|Credit cinemapolitica.org / "Norma Rae"|
It seems to me that actually becoming a member of the union (as opposed to simply donating the dues money) is a fairly serious issue: it says that when your brothers and sisters call for a job action (WRONG here, see below) because of a disagreement with management, you'll join them.
I'm not sure that's a complication that I'd want during a postdoc. But it's Sam's choice, and I'm sure he'll make a good one. (Lame ending. -ed. I know, but that's how I really feel.)
*I prefer Billy Bragg myself (ironically).
UPDATE: Jim Austin of Science Careers posts a much smarter, more relevant comment than my own:
I'm agnostic on the issue myself, but you should be aware that there's much more to unions that job actions. In fact, many contracts -- including the one just agreed to by the UC system and their postdocs, puts strikes off-limits.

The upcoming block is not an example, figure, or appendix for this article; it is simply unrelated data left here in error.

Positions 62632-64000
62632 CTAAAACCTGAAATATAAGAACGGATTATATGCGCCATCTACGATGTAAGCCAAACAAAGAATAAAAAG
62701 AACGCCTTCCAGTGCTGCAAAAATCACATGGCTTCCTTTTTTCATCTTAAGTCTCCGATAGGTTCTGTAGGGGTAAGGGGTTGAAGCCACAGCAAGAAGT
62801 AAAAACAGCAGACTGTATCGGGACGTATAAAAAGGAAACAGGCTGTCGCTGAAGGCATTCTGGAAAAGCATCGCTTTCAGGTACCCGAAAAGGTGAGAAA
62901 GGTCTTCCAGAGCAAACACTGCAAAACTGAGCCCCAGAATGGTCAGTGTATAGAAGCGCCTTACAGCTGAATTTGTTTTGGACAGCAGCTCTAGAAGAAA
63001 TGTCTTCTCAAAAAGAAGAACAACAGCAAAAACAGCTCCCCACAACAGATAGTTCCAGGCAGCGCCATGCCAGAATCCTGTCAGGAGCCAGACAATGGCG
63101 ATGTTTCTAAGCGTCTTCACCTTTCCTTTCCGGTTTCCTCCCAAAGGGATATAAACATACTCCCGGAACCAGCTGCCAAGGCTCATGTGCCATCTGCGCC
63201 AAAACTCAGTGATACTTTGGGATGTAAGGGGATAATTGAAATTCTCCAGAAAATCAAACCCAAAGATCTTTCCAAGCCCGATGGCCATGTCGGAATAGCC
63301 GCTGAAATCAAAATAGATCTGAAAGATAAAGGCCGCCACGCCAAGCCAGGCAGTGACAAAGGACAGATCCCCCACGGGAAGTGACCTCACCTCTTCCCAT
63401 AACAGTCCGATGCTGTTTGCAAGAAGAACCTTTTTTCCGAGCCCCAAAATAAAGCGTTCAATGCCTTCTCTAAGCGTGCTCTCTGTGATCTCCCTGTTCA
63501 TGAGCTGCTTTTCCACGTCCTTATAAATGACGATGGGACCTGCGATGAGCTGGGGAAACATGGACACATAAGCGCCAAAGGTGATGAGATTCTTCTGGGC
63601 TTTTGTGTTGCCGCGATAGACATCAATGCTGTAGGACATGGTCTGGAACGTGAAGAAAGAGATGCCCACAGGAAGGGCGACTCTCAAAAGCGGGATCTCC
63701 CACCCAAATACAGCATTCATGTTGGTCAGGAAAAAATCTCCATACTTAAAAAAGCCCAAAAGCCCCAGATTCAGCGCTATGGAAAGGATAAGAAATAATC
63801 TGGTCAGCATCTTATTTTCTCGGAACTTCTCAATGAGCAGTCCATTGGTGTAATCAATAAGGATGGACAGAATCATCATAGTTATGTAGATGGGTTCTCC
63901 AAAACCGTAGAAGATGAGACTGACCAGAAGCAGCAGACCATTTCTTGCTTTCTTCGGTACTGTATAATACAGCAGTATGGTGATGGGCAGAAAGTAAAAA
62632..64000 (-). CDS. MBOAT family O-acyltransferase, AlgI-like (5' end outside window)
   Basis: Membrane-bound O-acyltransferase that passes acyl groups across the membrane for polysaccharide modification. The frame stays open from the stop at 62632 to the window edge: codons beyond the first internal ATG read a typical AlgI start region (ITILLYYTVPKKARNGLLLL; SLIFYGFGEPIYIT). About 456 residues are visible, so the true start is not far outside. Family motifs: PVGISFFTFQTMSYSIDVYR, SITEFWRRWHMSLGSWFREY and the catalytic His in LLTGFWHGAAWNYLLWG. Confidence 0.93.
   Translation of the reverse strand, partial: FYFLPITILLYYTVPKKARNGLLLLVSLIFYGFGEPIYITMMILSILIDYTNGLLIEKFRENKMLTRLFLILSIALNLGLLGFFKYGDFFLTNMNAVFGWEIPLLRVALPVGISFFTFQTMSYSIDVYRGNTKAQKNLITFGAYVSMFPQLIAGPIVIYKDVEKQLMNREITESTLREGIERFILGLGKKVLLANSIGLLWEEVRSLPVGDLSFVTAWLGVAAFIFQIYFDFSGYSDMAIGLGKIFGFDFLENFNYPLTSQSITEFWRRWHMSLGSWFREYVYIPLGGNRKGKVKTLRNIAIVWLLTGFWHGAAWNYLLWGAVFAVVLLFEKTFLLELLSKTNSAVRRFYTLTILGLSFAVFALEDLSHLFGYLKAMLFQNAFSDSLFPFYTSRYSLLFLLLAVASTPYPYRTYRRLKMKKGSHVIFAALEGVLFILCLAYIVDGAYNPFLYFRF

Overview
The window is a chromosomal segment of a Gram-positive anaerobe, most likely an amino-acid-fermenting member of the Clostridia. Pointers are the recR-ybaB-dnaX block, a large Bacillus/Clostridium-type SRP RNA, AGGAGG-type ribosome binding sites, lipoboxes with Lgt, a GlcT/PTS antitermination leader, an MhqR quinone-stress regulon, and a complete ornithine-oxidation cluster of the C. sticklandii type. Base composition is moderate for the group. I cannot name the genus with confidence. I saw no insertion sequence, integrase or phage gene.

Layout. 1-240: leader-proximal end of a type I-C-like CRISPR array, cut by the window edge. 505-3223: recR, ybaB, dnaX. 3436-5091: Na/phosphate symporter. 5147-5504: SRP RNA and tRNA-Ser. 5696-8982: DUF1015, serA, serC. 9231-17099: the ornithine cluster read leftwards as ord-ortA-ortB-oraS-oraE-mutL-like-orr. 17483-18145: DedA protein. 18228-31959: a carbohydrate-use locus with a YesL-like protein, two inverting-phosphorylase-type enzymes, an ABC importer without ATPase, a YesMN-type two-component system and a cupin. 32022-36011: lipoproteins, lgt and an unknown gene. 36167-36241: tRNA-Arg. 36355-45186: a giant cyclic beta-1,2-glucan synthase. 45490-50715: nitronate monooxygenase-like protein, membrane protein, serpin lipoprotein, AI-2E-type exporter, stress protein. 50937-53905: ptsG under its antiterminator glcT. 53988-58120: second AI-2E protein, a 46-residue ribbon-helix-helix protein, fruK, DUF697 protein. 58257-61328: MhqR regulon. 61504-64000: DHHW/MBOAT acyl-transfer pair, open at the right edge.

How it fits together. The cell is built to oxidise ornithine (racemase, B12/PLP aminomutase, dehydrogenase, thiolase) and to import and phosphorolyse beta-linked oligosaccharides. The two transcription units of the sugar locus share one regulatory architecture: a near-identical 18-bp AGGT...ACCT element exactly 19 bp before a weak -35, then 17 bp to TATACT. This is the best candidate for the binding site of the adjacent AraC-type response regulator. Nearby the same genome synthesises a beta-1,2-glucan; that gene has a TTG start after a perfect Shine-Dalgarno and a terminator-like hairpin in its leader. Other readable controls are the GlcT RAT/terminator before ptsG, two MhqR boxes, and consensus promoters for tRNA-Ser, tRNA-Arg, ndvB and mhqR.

If you want something to be concerned about, you should (IMO) be concerned about the implicit divide this suggests between management (the PI) and the workers (the postdocs). It would be far better if they could be completely on the same side. But as job prospects in academia deteriorate and the employer-employee relationship starts to seem more exploitive, that kind of relationship becomes harder to sustain.
And anyway, there's no reason why the PIs should not be on the side of the postdoc unions. Sure, there's some financial incentive, since postdocs get paid out of grants. But many PIs want what's best for their postdocs anyway, and many seem to support unionization. (This is anecdotal; I haven't seen any studies.) I guess the bottom line is whether being involved in union activities will hurt your career prospects. So far, I haven't seen any evidence that it does.